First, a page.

Viola da gamba Bass

Claude Boivin, Paris, c. 1740

Catalog 109 – Viola da gamba, bass, Claude Boivin, Paris, ca. 1740

Although many viols in this form appear in painting, the surviving examples have more often than not been transofrmed into violoncelli, thereby losing the sloping of the shoulders. This viola da gamba by the celebrated Parisian instrument maker, Claude Boivin, was purchased while still in cello form. Sometime in the 19th C. the renowned Mirecourt luthier, Nicolas François Vuillaume, active then in Brussels, added wood to the shoulders of the viol to square off at the neck, in cello fashion. This viol was then reconverted to its original form in 2001.

Biovin at Kremsegg
The viol on shown

This first viols of this form date from the 16th Century; iconographic evidence is abundant, both from the Renaissance and the Baroque. Further, a number of extant instruments in private hands and museum collections yield proof to the ubiquitousness of these viols in Europe; indeed one fresco known to me is to be found as far away as St. Petersburg!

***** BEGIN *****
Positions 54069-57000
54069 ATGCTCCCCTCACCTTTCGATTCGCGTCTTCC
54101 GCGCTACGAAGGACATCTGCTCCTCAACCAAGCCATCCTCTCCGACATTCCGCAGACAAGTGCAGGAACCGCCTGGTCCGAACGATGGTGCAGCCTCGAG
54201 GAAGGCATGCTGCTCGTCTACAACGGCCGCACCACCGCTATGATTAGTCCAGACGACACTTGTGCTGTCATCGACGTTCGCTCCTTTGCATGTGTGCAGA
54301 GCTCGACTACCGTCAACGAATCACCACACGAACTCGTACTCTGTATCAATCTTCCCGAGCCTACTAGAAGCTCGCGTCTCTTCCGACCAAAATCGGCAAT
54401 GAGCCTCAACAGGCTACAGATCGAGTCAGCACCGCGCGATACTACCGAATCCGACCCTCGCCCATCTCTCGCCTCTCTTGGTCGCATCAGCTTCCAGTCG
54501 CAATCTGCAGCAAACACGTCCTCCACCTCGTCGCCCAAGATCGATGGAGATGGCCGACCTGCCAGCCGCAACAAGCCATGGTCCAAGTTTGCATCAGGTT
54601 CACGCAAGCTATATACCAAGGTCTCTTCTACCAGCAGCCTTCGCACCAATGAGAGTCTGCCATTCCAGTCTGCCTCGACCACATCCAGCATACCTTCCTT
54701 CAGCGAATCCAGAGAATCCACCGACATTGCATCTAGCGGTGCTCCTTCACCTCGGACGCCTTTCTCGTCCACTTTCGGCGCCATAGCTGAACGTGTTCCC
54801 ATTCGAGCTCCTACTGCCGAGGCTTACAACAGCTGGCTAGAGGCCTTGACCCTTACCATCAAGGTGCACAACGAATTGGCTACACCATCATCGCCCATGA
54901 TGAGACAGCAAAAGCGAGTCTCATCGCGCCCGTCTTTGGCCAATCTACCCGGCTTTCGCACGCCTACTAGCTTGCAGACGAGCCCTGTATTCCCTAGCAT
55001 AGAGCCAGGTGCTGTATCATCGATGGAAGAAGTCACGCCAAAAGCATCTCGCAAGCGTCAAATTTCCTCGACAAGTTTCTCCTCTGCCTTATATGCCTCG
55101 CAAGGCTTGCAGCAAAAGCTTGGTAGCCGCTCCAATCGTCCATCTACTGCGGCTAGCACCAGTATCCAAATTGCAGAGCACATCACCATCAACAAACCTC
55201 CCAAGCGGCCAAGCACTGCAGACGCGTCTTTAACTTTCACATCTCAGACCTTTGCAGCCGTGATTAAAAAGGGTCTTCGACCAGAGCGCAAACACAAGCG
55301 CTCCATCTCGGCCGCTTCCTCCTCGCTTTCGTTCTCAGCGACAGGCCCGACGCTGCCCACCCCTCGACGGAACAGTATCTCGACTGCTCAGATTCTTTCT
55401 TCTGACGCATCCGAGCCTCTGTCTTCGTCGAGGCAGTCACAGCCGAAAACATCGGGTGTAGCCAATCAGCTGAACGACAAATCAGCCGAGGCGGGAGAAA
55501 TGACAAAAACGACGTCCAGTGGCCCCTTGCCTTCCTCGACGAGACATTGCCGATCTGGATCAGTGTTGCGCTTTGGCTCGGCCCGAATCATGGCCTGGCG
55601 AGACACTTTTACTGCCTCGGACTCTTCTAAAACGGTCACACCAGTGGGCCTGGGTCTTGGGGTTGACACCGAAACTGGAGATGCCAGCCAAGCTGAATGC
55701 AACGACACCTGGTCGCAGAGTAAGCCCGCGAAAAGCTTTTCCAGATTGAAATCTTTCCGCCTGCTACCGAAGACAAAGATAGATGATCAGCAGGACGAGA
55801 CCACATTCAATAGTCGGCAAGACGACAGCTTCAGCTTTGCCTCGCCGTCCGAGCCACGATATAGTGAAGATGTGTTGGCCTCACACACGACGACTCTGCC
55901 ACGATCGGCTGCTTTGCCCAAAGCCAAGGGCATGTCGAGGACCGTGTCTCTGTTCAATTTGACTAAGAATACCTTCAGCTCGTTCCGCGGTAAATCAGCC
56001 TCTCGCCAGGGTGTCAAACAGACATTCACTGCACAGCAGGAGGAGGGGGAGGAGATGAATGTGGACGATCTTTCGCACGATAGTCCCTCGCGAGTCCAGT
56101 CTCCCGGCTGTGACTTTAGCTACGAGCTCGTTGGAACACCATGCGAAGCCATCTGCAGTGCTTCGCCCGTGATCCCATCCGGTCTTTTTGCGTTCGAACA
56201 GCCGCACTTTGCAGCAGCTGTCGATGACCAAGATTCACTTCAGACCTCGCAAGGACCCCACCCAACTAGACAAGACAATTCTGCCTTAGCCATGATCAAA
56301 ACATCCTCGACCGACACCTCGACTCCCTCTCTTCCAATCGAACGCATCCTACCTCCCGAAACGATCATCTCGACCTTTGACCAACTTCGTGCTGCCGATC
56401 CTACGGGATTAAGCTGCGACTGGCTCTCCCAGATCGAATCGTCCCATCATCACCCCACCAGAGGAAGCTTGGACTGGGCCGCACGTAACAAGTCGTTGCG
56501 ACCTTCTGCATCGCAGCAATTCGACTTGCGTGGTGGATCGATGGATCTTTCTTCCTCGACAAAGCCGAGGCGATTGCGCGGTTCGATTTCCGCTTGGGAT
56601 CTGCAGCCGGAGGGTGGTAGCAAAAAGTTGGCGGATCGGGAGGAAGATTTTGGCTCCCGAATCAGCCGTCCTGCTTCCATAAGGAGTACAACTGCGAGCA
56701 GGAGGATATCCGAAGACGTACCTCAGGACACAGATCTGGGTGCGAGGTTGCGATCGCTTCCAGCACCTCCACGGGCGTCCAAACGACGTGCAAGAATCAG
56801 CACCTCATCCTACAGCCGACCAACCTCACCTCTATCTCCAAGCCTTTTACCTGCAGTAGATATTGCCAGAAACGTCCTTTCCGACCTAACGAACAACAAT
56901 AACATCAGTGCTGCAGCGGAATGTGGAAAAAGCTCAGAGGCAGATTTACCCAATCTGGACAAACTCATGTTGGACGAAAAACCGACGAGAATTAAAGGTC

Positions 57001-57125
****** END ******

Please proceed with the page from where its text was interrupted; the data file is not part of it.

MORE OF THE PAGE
The following portrait of Mr. Hotman (ca. 1650), a German virtuoso residing in France, proves that this form is not at all a late development in the evolution of the viol, but that it was very much a part of the scenery in the rather heterogeneous manifestations of the viol throughout its history.


Note the falling shoulders and the f-holes, the low placement of the bridge, the long and thin neck. Jean Rousseau (1687) attributes the thinning of the neck, which he heralds to be an improvement in French viol construction, to his teacher, St. Colombe, but here we have unequivocally iconographical evidence substantially antedating his “Traité de la Viole”.

Yet another example of this type of viol, dating from the beginning of the 17th C. in Spain (Valencia Fine Arts Museum).
Luthiers know to have made viols in this form are:
Gasparo da Salo, Francesco Bertolotti da Salo, Antonio Brensio, Domenico Russo. the Amatis, the Guarneris, Guidantus, the Ruggieris, Stradivarius, Jean Baptiste D. Salomon, the Kloz Family and many others.

See also:
Head and Pegbox of a French Pardessus de viole, 18th C.


For further readings on viols in the shape of violins, see:

1. Violas da gamba in the shape of the violins, but with sloping shoulders

2. Violas da gamba in the shape of the violin

3. Stradivarius and the viola da gamba

4. Violas da gamba with violin corners



Bass 1762 – 1534
1721 – 1558



Body length 668 mm
Upper width
327 mm
Middle width 231 mm
Lower width 402 mm
Rib height 122 mm
String length 671 mm